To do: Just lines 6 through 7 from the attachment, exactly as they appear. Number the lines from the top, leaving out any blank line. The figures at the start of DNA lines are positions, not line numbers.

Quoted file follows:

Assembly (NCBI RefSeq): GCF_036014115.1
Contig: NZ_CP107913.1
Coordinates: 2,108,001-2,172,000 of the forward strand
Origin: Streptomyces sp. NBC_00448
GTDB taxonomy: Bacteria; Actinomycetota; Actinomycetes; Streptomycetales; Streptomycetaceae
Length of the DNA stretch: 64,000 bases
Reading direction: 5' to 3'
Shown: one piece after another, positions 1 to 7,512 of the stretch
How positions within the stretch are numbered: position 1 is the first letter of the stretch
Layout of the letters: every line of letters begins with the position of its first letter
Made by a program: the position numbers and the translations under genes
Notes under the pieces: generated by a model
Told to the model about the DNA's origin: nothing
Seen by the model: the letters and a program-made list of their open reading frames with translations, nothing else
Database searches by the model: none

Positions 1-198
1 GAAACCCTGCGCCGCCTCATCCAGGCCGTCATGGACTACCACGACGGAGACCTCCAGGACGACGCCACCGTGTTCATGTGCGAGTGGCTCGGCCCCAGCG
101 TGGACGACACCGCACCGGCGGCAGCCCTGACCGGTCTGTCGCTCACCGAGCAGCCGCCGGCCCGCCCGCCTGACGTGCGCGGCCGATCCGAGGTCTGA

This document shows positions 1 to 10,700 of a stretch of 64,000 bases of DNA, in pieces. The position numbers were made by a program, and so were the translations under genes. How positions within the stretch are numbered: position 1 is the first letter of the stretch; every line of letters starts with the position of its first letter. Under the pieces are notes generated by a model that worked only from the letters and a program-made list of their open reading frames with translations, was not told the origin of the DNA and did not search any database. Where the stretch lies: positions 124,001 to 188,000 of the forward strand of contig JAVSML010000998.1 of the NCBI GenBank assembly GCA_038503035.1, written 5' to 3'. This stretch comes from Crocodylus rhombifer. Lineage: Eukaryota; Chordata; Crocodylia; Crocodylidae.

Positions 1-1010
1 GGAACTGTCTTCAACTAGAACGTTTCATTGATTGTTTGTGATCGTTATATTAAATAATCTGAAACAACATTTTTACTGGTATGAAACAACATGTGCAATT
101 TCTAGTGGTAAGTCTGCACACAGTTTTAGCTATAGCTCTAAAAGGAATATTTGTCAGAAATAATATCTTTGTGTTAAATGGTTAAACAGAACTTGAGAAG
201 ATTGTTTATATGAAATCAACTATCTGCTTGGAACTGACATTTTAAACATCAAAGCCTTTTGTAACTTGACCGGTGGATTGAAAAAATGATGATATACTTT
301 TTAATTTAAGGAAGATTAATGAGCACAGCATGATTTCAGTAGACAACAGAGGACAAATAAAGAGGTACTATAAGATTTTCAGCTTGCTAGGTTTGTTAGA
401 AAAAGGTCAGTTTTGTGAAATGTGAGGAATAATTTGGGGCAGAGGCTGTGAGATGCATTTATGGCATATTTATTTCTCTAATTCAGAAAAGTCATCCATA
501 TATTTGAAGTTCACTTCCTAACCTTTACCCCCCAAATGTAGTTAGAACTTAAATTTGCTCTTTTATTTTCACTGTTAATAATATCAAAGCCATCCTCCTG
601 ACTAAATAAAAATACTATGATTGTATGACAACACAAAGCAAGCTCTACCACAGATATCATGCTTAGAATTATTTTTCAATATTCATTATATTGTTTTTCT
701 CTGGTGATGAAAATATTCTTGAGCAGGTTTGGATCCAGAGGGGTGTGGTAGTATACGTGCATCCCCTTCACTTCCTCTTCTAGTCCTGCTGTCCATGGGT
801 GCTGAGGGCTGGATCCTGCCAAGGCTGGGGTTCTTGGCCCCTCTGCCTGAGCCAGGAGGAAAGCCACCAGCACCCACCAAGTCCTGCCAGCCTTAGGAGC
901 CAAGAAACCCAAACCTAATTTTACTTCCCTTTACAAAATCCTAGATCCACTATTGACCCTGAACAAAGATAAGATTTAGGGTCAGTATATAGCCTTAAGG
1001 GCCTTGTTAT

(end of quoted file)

Length of the DNA stretch: 64,000 bases
Reading direction: 5' to 3'